View Full Version : Bought my 1st piece of gear today! What should I buy next?

02-28-2011, 00:05
As I stated in an earlier post, I have literaly no gear for my upcoming through hike (unless you count my toothbrush lol!). Well that changed today. I bought my first and probably most important piece of gear today; new shoes! I ordered a pair of North Face Hedgehog Gore-Tex XCR shoes online. I will let everyone know what I think of them when they arrive. (Yes I realize that many shun gortex on the trail, but from what I've read, these shoes dry pretty well even in spite of the fact that they have gortex and I don't usally have a problem with sweaty feet)

So what should I get next; a pack...tent...plane ticket from Maine to Georgia dated for sometime in October :D ?

02-28-2011, 00:08
Sorry, but I haven't even bought my boots yet. It's a goal this week. Best of luck.

02-28-2011, 00:27
Congrats on your first purchase! I hope they fit well. If you don't already have one, get your multitool. My first gear purchase to arrive was the Victorinox Swiss Army Climber II and I've already used it for so many things. A good pocket knife has so many uses, both on and off the trail. It was so fitting when I got the Climber because it was the first box I opened and I immediately used it to open the other packages I received that day!

02-28-2011, 00:55
Your pack is going to be your best friend. Go to your local retailer if you have one and try on as many as you can with 30lbs of weight. Walk around the store for 1/2 hour. I needs to fit and become part of you body...to get this and keep the weight down it may take a few $$$ but generally worth it. That said, I have seen thru hikers with army suplus canvas bags...

02-28-2011, 00:59
U have your shoes. You can get everything else you need at the Dollar General store...the Granny Gatewood hiking gear list:

Shower Curtain - Shelter/Tarp
Duffel Bag/Laundry Bag - Pack
Army Blanket - Sleeping

have fun

02-28-2011, 09:21
Good pair of socks next, really make sure those shoes get broken in and fit right! Then move on to the shelter, get the big things out of the way, then work in all the small stuff.

Big Dawg
02-28-2011, 16:58
Do you have a list yet? If not, look for packing lists on this site, or ask one of us for an excel spreadsheet of our list/kit. Then w/ list in hand, start knocking em out. You'll have many choices for each listed item. For example,, tent. Do you want a solo or 2 man, single wall or double wall, free standing or not, etc. You'll need to work through all of the choices for each item based on your personal preferences.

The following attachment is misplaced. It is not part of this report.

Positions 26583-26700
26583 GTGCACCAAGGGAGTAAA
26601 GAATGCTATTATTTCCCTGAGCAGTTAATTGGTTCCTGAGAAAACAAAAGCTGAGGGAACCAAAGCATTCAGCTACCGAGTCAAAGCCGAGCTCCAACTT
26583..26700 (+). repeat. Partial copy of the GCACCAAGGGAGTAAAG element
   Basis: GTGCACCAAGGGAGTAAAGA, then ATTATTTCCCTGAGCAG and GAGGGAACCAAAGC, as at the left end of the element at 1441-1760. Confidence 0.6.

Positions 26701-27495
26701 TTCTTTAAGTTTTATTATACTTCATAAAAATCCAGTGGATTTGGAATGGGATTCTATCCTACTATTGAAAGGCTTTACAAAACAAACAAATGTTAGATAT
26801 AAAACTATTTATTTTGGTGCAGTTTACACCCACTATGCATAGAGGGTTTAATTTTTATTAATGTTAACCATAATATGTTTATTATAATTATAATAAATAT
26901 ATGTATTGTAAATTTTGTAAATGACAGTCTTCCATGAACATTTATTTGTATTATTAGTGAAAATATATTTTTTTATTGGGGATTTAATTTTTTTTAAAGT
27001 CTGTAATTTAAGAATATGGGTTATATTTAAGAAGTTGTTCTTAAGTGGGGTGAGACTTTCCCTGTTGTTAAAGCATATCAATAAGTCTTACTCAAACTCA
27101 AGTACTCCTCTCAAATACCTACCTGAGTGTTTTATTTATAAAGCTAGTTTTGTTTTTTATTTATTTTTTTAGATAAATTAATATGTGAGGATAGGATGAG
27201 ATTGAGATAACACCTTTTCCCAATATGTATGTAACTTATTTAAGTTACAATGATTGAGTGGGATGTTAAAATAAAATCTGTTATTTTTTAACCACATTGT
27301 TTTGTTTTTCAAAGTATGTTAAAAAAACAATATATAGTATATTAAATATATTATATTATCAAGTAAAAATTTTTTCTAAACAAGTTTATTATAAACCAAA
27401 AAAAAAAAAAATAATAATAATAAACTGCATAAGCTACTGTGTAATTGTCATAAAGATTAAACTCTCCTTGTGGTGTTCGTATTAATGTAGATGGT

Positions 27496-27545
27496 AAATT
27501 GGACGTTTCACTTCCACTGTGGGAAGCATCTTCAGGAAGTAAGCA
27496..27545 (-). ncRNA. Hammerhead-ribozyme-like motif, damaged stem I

Since you're building your kit from the ground up, I would suggest going as light as possible for each item. No sense in carrying heavier gear when you don't have to.

I'd leave the pack til the end. Head to your local outfitter w/ sack of gear in hand, and start packing. Then you'll know what volume pack you need. Hint... don't feel like you need to buy a pack at the outfitter,,, you may decide on a pack from a cottage gear company online.

Good luck!

02-28-2011, 17:06
If you are kind of handy with tools ...try making a stove.

the judge
02-28-2011, 17:24
depends on how you want to approach things. I started with hiking boots, then poles, then a pack, then a sleeping bag, then a tent, etc etc... you could take the rout of getting the gear you want to take then a pack that fits or buying a pack and figuring out what gear you can fit in said pack. there's no one way to do this

02-28-2011, 17:36
If you're going to use AWOL's AT Guide, order it now. I've picked up my SOBO edition every day since it arrived. :banana

02-28-2011, 17:41
I recommend getting the pack last. That way you'll know all your stuff fits. Take your stuff in a box to an outfitter and load up several packs with it. Walk around for a while and make sure the pack fits. Nothing worse than an ill fitting pack. Makes your days of walking unbearable.

Freedom Walker
02-28-2011, 19:20
I don't know how soon you need to get gear, but you already know that you can spend a young man's fortune on it. Take your list and If you have time, hit the yard sales this spring, thrift stores and flea markets. The local Craigs list, and ebay.

02-28-2011, 19:53
Get the pack last. Are you leaving in Oct? If so you have some serious gear challenges.

02-28-2011, 20:46